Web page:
Surface Fishing – Giving Your Mixers An Edge

I use a lot of floater cake for my surface fishing but my second favourite surface bait is the humble dog biscuit and by far the most favoured is chum mixer.

With these being a favourite surface fishing bait the fish can obviously become wary of them and although this isn’t a new technique having been used as far back as the 70’s and 80’s (at least), I would like to show you a simple technique for making your dog biscuits stand out from the rest.


The ingredients you can use are endless but for this example (it’s my personal favourite combination) I’m going to be using Bait-Tech Omega 3 Fish Oil, Bait-Tech Liquid Worm and CC Moore Liquid Robin Red.

Firstly you need to weigh out 500g of Chum Mixer (or mixer of your choice) into a plastic bag that can be blown up like a balloon with no leaks.


Next measure out the following quantities of liquids in to a waterproof container with a lid:

25ml Cold Water
20ml Bait-Tech Liquid Worm
10ml CC Moore Liquid Robin Red
5ml Bait-Tech Omega 3 Fish Oil

If you would like to add colour to your mixers add a tsp of powdered food colouring to the dry mixers now and give them a quick shake to mix it through. (as you will see later you don’t always need to add colouring to get the mixers coloured)

Putting the lid on the waterproof container give it a gentle shake for a minute to mix all the liquids together. Obviously the oil isn’t going to mix with the water very well so the next step needs to be done before the liquids have time to seperate again.

Pour the now mixed liquids over mixers and blow the bag up twisting the top to keep the air in.

Now gently shake the bag in a circular motion until the sides of the bag are clean / almost clean of the liquids.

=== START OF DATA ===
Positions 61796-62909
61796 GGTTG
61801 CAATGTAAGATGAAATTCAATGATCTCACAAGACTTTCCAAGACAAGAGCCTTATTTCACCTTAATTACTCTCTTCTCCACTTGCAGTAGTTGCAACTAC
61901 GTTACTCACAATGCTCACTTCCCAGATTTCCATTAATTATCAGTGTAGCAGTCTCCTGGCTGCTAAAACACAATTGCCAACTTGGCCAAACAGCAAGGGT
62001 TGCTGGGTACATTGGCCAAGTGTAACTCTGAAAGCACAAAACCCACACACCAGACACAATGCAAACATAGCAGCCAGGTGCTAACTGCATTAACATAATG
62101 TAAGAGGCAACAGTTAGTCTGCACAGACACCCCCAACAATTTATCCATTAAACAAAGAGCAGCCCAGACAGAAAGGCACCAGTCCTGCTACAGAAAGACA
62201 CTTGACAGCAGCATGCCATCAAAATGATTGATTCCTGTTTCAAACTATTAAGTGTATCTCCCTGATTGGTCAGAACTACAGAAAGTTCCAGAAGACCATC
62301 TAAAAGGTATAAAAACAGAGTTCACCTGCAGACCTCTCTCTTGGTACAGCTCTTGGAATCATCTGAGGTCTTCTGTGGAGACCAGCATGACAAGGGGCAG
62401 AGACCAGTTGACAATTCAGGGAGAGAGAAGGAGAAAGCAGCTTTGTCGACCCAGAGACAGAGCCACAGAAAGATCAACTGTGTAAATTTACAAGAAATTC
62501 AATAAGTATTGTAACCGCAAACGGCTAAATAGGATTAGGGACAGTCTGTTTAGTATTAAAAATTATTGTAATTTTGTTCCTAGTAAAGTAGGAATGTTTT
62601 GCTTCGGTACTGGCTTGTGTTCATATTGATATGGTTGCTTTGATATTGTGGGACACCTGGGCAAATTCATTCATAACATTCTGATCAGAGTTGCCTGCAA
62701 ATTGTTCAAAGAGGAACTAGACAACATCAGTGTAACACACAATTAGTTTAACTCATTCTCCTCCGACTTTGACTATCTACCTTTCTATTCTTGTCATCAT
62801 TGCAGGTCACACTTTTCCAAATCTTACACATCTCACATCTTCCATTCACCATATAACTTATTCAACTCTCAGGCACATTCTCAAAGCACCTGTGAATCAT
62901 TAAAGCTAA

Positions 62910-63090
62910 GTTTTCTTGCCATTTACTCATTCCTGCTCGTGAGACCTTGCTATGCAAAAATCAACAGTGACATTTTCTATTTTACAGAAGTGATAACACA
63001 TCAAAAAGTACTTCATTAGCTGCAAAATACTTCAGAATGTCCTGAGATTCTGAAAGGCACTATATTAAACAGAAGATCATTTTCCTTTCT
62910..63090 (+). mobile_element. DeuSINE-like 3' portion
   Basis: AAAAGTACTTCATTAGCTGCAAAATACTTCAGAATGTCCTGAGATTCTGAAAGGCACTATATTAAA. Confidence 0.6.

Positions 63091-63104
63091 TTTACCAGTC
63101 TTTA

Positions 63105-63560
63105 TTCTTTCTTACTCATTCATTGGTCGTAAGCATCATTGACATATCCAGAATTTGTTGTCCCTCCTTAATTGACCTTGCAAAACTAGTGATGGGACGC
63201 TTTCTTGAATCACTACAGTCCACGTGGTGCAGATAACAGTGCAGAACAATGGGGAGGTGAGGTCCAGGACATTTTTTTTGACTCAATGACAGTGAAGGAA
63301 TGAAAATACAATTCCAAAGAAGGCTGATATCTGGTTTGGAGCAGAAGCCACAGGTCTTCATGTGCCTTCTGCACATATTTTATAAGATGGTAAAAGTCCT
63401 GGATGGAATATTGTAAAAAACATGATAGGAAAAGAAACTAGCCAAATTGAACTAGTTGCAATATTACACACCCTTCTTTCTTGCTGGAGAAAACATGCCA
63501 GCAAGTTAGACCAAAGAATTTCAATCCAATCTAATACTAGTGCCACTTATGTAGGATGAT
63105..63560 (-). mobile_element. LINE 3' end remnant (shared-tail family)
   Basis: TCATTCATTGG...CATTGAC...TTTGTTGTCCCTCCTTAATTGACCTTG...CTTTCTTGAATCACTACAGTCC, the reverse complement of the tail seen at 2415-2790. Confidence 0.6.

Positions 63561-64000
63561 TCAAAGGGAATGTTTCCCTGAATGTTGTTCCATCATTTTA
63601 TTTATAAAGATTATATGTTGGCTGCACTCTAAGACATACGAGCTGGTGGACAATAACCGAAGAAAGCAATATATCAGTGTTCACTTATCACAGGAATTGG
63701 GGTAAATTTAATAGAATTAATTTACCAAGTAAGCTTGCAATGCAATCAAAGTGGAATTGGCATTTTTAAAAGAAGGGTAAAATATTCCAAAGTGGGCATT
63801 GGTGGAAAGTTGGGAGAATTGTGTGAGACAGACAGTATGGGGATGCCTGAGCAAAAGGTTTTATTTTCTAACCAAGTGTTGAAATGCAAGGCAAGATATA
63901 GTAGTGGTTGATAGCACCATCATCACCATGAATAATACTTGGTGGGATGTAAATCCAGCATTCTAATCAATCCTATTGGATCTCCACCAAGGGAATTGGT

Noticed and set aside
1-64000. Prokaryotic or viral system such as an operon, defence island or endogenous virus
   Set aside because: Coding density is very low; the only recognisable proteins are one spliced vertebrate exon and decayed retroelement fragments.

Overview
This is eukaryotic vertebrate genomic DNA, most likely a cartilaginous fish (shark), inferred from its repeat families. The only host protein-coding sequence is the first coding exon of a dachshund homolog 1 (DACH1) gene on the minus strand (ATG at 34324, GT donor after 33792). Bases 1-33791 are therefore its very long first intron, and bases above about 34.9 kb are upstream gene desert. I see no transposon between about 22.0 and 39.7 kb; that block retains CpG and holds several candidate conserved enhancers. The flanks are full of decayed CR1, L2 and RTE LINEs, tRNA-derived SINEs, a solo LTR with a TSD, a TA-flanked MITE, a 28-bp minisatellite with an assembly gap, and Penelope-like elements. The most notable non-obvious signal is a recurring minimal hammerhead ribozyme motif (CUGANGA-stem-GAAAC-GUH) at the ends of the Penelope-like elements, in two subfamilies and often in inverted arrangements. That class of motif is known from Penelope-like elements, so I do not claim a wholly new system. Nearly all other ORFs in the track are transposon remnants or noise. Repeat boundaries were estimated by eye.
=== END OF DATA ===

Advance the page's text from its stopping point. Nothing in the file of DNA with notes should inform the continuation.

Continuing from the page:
This means the mixers have now taken on all of the liquids.

I like to transfer the prepared mixers into a more sturdy container such as in the picture but it isn’t a necessary step.

It’s best to leave the mixers overnight to completely take on the liquids and soften up before using.

A couple of things to remember if your going to prepare your mixers are that they won’t cast as far having been made softer, they may not float for as long as dry mixers (although they still float a good while), you may be able to actually directly hook them unlike dry mixers which require bait bands, drilling or superglue.

I have used this method successfully through spring, summer, autumn and even a few mild winters so it isn’t necessarily a summer only technique. It’s important to remember if your going to try this in winter to use an oil that has been winterised. (put your oil in the fridge overnight if there are no white specks in it the next day it’s winterised, salmon oil is usually a good one for winter)

If you really want to make your hook bait stand out fire out dry mixers as freebies along with a couple of your prepared mixers and you may find the carp actually start hunting out your prepared ones.

I always like to try and get them feeding confidently before I cast out, then I will over cast and slowly start to reel the hook bait back to the feeding area.

I hope you have found this blog interesting and useful.

Till next time tight lines and happy experimenting.

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